[Naysayers] love to hate, and I don’t care; let them hate. They’re still going to see the movie! I think it’s good to get a little tension. Very good.
Of course, it is possible to deliver competent drama with memorable action (example: The Raid) or comedy (Superbad) - but this doesn't mean that moviegoers who enjoy brainless popcorn entertainment are wrong for liking, comparatively, mainstream movies. Just as healthy and unique eating options are available for diners, sometimes viewers just want Hollywood's version of a greasy burger after a long day, rather than nutritious brainfood. It may be an argument over semantics as much as anything else. Casual audiences and critics could simply be stuck debating whether a film is "good" based on entirely different applications of "good" as a descriptor.
For action-junkies, a film like Transformers: Age of Extinction may sate a desire for explosive escapism and a worthy recommendation for like-minded moviegoers; yet, at the same time, there's no denying that Michael Bay's Transformers series has prioritized style and CGI, with clunky character development, disjointed editing, and precious little substance - making the films an easy target for critics who believe movies should endeavor to higher standards of filmic ambition (especially to warrant a positive review). Not to mention, the more critics heap on disapproval of a particular mainstream film, the less likely other reviewers are to step out and play devil's advocate. This isn't to say that all critics are part of a hive mind but there's no doubt the collective opinions of other reviewers can sway individual critics.
After all, many beloved films of the last 50 years were attacked by respected critics at their time of release (The Shining, Fight Club, and Fear and Loathing In Las Vegas, to name a few), proving what everyone already knows about the medium and industry reviews: like most art forms, film appreciation is subjective and a reflection of the time, not a timeless stamp of quality. To that end, it's safe to say that sometimes audiences recognize something in a film that the critical community, as a whole, may have overlooked or dismissed.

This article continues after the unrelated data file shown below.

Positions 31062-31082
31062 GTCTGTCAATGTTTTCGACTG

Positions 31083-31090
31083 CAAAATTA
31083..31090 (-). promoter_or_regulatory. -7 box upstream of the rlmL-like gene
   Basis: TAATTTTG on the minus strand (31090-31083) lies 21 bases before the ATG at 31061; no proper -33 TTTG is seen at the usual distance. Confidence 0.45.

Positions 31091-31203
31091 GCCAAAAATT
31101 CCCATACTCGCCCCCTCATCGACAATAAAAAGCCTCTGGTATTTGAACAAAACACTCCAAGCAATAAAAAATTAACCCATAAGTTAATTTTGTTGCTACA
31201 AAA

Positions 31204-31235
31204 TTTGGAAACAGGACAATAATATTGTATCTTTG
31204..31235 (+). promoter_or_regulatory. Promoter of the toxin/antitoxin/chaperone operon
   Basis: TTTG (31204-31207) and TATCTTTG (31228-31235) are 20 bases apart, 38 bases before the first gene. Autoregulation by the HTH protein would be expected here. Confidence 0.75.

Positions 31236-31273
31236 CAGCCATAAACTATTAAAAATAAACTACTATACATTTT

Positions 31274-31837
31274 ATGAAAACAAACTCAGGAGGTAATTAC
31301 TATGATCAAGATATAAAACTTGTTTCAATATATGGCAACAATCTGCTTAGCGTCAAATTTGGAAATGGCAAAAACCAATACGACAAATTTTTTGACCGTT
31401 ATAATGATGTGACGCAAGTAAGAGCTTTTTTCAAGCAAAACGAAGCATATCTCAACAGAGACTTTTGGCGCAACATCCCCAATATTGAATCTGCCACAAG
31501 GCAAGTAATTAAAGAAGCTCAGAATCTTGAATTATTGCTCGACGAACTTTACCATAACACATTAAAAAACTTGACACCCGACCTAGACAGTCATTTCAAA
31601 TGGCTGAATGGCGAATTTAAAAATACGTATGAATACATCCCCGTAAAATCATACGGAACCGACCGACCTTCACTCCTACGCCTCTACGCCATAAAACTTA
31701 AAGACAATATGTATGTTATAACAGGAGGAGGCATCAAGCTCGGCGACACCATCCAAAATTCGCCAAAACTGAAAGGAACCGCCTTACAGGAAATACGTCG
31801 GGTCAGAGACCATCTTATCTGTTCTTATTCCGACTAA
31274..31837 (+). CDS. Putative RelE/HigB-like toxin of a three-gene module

After all, while Ebert helped bring film criticism into popular culture - and make it accessible for casual filmgoers, he openly admitted that moviegoing is a subjective experience:
"In my reviews, I feel it's good to make it clear that I'm not proposing objective truth, but subjective reactions; a review should reflect the immediate experience."
It may take a few years to know which modern movies will reassert themselves after initially unflattering reviews; yet, over one-hundred years of Hollywood moviemaking has shown that, in many cases, there's always going to be a significant disparity between critics and audiences.
It might not be the most obvious example but, in the years since its release in 1998, Blade has come to be considered an important stepping stone in Hollywood's journey toward quality comic book adaptation - after receiving mixed reviews. Critics, at the time, dismissed the movie as "style over substance" but Blade's horror and superhero fanbase was never expecting a reinvention of the vampire genre. They saw an entertaining film that took comic book adaptation seriously. There are plenty of other examples, and our readers can add their own in the comments, but count It's a Wonderful Life, The Mummy, Super Troopers, and Underworld, among films that were similarly dismissed by reviewers - only to wrack up solid box office profits, audience satisfaction, and/or cult status from dedicated fans.
That all said, just because it's hard to fault viewers for enjoying films that critics panned doesn't necessarily mean that reviewers were wrong either.